Finimize has raised £450,000 seed funding from investors, including financial commentator and author Jason Butler, to continue the development of Finimize MyLife, a robo-advice platform for millennials.
The start-up, which aims to make financial advice more accessible to young people, raised the money in a funding round led by Passion Capital. Other investors included Jason Butler, author of The Financial Times Guide to Wealth Management and a regular financial commentator, who last week spoke at the Personal Finance Society's Financial Planning Symposium in London.
The funds will be used to build the team and continue the development of Finimize MyLife - a free platform for millennials looking to obatin some robo-financial advice.
The platform will soft launch in December 2016 to the top 500 people on the waiting list, before a full launch in early 2017.
London-based start-up Finimize was founded in 2015 by Max Rofagha (pictured, right) and Scott Tindle (pictured, left) - two university friends who wanted to redesign the way millennials approach their finances.
Rofagha was named one of Forbes "30 under 30" in 2016, having previously co-founded DeinDeal, a Swiss ecommerce company that now employs 200 people, which he sold in 2015. Tindle is a CFA, and spent seven years at Barclays Capital in London before helping to start Finimize.
Rofagha said: "Finimize MyLife aims to help anyone, regardless of financial experience, gain insight into their financial future by providing a personalised financial plan guided by Finimize's research and algorithms.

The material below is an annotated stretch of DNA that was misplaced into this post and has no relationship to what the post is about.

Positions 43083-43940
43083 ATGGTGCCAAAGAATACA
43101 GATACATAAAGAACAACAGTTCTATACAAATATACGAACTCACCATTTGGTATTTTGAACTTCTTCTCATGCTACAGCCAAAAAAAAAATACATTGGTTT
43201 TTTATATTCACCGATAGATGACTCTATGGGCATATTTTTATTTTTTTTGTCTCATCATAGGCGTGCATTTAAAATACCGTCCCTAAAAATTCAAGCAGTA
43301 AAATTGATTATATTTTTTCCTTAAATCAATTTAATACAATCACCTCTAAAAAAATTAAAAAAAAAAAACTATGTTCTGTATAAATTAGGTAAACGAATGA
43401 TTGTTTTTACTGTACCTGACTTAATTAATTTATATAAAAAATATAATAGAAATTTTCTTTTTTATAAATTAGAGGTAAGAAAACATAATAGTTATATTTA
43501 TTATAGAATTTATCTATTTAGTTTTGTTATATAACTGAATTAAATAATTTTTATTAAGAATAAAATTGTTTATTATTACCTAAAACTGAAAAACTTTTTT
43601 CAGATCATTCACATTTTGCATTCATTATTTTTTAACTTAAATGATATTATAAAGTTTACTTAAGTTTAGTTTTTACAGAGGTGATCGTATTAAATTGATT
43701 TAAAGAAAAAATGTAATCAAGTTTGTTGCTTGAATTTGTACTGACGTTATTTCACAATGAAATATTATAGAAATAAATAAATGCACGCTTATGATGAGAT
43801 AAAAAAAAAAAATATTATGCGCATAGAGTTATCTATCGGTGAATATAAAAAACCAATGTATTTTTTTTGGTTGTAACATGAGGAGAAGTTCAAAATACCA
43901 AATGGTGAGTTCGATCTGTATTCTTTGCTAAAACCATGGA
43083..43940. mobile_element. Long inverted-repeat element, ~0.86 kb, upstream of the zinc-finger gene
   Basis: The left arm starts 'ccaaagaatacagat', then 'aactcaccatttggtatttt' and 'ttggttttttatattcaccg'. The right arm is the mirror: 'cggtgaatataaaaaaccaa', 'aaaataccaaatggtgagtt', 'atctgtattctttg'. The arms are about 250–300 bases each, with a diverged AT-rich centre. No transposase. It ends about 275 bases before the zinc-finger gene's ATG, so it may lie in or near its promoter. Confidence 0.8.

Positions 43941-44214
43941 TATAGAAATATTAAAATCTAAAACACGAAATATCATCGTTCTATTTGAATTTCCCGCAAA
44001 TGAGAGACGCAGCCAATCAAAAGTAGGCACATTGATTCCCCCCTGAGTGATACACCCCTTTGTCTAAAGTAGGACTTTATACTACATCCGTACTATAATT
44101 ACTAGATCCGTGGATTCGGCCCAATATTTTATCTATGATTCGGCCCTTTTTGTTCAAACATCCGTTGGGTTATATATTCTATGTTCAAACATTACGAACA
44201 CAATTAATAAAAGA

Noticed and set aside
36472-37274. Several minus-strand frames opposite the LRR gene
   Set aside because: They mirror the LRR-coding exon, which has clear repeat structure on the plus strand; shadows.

"The platform builds on Finimize's news briefing. The daily newsletters have more than 60,000 subscribers with open rates of 40-60%, incidating that there is an appetite among millennials to engage more with financial news, events and services."
He added: "Finimize MyLife is finally bringing financial advice into the 21st century, and this funding will allow us to continue developing the platform and building our team. We are committed to simplifying the complex finance world by helping our generation understand the options open to them and take control of their financial lives."
Research from MRM recently suggested millennials were happy to pay just £28.50 for face-to-face advice, considerably lower than the industry average hourly rate of £150 charged by advisers.
Earlier this year, the Legg Mason Global Asset Management 2016 Global Investment Study indicated UK millennials came out "keenest" globally on online advice solutions after 85% said they were comfortable with robo-advice.
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